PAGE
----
So I believe that the capabilities approach is well placed, intuitively, to go beyond the contractarian and utilitarian views. It goes beyond the contractarian view in its starting point, a basic wonder at living beings, and a wish for their flourishing and for a world in which creatures of many types flourish. It goes beyond the intuitive starting point of utilitarianism because it takes an interest not just in pleasure and pain, but in complex forms of life. It wants to see each thing flourish as the sort of thing it is.

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Re: Niche vegan socialist arguments and counter-arguments

Post by Count Lucanor » January 23rd, 2021, 7:46 pm

Ishkah wrote:
January 23rd, 2021, 5:18 pm
This natural utopia doesn't seem to care about animals on which humans cannot easily project themselves. Poor arthropods, among others not lucky enough to resemble mammals, will end up being discriminated.
Has nothing to do with fetishising what’s natural, anthropomorphising, reducing suffering or reducing discrimination.

It would likely emerge simply from a desire to see animals free from being born into a life of confinement and early death who are unable to express their capabilities in the wild.
This is clearly, undoubtedly, a psychological projection of human affairs into the affairs of brute nature. While some of that projection could be well justified, and we could and should regulate our behavior towards animals in the sense that how we treat them works at the same time in our humanization process, promoting a total ban on animal products for a pure idealization of animalhood and pretending that animals can be free agents just as humans, goes well beyond a rational and compassionate approach to the subject.
Ishkah wrote:
January 23rd, 2021, 5:18 pm
And would follow from an argument against unjustified killing like so:

If the wonder that we experience in viewing wild animals is not ‘how similar to us they are’, but their ‘real opportunities to do and be what they have reason to value’ and one sufficient reason we grant this freedom at least to a basic extent to humans is they have a desire to achieve what they find valuable then; the fact non-human animals experience this desire too means we ought extend these freedoms to animals.
Animals simply do not conceptualize in the abstract their desires, they don't have reason and values other than innate brute instincts. All talk about their potential and opportunities to construct their historical being is 100% human talk, pure human projection.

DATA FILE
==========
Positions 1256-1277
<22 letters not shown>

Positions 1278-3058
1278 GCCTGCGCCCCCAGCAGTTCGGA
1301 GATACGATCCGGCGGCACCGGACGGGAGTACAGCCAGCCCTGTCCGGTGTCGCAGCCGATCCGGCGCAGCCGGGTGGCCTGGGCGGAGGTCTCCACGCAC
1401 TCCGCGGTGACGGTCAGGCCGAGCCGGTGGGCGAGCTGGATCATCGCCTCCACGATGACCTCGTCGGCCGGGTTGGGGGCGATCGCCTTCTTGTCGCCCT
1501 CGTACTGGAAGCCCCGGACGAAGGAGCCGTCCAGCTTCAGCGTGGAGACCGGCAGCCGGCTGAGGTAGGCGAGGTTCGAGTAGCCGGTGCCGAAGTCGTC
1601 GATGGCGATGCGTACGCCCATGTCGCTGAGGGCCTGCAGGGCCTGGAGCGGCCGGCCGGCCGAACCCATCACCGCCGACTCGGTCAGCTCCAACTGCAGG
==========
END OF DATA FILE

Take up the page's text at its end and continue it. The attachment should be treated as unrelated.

Ishkah wrote:
January 23rd, 2021, 5:18 pm
Further explanation of this capabilities approach by its originator Martha Nussbaum:
The basic moral intuition behind the approach concerns the dignity of a form of life that possesses both deep needs and abilities; its basic goal is to address the need for a rich plurality of life activities. With Aristotle and Marx, the approach has insisted that there is waste and tragedy when a living creature has the innate, or basic capability for some functions that are evaluated as important and good, but never gets the opportunity to perform those functions.
What deep needs of the animal? There is no such thing, except human projection of their own needs. While the argument works for the human form of life, it does not work for every other species. What are the needs and potential capabilities of the parasitic worms that infect humans? Are we supposed to grant them immunity on the basis of their dignity as a life form?
Ishkah wrote:
January 23rd, 2021, 5:18 pm
The same attitude to natural powers that guides the approach in the case of human beings guides it in the case of all forms of life.
Another way of saying projection of human affairs into natural affairs.
Ishkah wrote:
January 23rd, 2021, 5:18 pm
So I believe that the capabilities approach is well placed, intuitively, to go beyond the contractarian and utilitarian views. It goes beyond the contractarian view in its starting point, a basic wonder at living beings, and a wish for their flourishing and for a world in which creatures of many types flourish. It goes beyond the intuitive starting point of utilitarianism because it takes an interest not just in pleasure and pain, but in complex forms of life. It wants to see each thing flourish as the sort of thing it is.